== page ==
Tactica Tuesday: Transportation in Epic: Armageddon

They’re a cornerstone of almost all 40K armies, and probably even more important in Epic Armageddon – the ubiquitous transport vehicles, from Chimeras and Rhinos to Wave Serpents and Land Raiders. But how big a role do these icons of Warhammer really play in-game?

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Thousand Sons with Rhino transports

In Epic, vehicles tend to die far more quickly – there’s no knocking off hull points or anything for your average Chimera. As such, when I’m looking at transport options I tend to like the smaller, faster vehicles rather than lumbering behemoths for their speed. Generally, most of the Epic games I play tend to really kick off in the second turn when both of us have moved our units into position, and so apart from the odd late-game objective grab transports don’t really play much of a role past that. There’s certainly the point that weaker transports can offer easy kill points in combat, but – to take my Thousand Sons as an example – it’s not too hard to simply keep the Rhinos behind the Rubric marines and summoned daemons, where they’ll have to take fewer hits thanks to the wall of Reinforced saves in front of them. I’ll certainly consider Land Raiders for a particularly important unit, but on the whole that slightly better armour save & weaponry isn’t really worth the extra 65pts per model I pay.

I’ve always thought that speed matters a lot more in Epic than, say, its larger cousin 40K. In 40K, it doesn’t really make a difference to me whether my Thousand Sons roll up in a Rhino or a Land Raider. Heck, the board is small enough that I don’t usually miss the different speed between my Eldar Wave Serpents and the aforementioned Rhinos – I think the only vehicle that I actually notice as being significantly different to others is the Monolith, with it’s walking-pace speed and penchant for getting imobilized on the first piece of terrain it sees. In Epic, on the other hand, I’ve found that speed really can matter – I tend to prefer taking Rhinos over Land Raiders purely for that extra 5cm movement. It doesn’t sound like much, but of course that’s 5cm per move; and in Epic a unit can potentially move up to three times in one turn if it marches. That’s now an extra 15cm of movement, which given the short weapon range of my Rubrics inside can really make a difference. I don’t want to sound callous, but often my transports don’t really have much of a role past turn 1. It’s nice to keep them around, of course, but they’re by no means a priority when it comes down to ‘units I don’t want to die this game’. As such, I sometimes treat my Rhinos almost as a ‘slingshot’, or a way to move my slow infantry into position quickly. This works particularly well with Thousand Sons given their inhuman staying power, but is no less applicable with other forces – given that hard cover such as ruins offers a 4+ save, even Imperial Guardsmen or Eldar Guardians can hunker down and survive a surprising amount of damage once disembarked from their transports. While it is good to try to keep transports alive – a formation with transports can double to an objective to contest or claim on turn 3, for example – I personally tend to take more dedicated units for this (Disc Riders, Falcons, Jetbikes etc.), and so this frees up my transported formations to act as the ‘rock’ of the army.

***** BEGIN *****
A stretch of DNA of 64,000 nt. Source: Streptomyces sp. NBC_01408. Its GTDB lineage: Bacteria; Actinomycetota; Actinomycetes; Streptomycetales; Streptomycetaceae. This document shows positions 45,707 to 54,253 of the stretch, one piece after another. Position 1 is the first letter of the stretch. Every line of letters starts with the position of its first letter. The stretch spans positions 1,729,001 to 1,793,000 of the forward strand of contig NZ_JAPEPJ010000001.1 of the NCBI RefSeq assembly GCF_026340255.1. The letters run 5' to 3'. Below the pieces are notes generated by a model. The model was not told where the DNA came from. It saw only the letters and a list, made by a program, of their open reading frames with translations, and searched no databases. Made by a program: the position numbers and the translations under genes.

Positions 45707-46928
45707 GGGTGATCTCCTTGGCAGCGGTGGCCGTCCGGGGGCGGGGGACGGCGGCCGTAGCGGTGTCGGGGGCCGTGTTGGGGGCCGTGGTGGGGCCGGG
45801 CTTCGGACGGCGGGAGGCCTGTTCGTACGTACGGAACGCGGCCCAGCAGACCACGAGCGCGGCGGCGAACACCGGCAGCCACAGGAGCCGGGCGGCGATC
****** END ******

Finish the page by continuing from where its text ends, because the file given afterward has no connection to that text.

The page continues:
Finally, I thought I’d touch on the individual attributes of the main transports I use and / or face off against. (Chaos) Space Marine Rhinos are the staple, standard transport and really only used for their maneouverability – each Rhino boasts a poor 6+ combat and firefight value. They do, however, have a fairly decent armour of 5+ and a good move of 30cm, allowing them to move quickly across the board with a maximum move of 90cm in one turn. They’re also usually dirt cheap, and are the main transports I’m not afraid to sacrifice if need be. Imperial Chimeras, on the other hand, boast a slightly better firefight and seem to work well as supporting units in combat – whereas the Rhino pales in comparison to the Space Marines surrounding it, a Chimera is more of an asset to the weaker Guardsmen. It’s also got actual ranged weapons, which can help to lay blast markers etc. Finally, I have to mention my favourite transport; the Eldar Wave Serpent. To be honest, the fact it’s got a Reinforced Armour save of 5+ is enough to make it a potent unit in its own right, and that’s before you consider the 35cm speed, Skimmer special rule and AP4+ Shuriken Cannons! Of course, you do pay far more per model than you would for, say, a Rhino, so it comes down as usual to the Eldar style of small, elite forces.

Thank you as always for reading, and please do leave a comment with your own thoughts on transports in the grim dark future – I’d love to hear them :) I’m looking forward to a few well-earned days off work this week, where my plans mostly revolve around going to the gym, playing computer games (Team Fortress 2 and Total War: Rome 2, I imagine) and painting whichever of my recent orders arrives first!

Take care,

Ben

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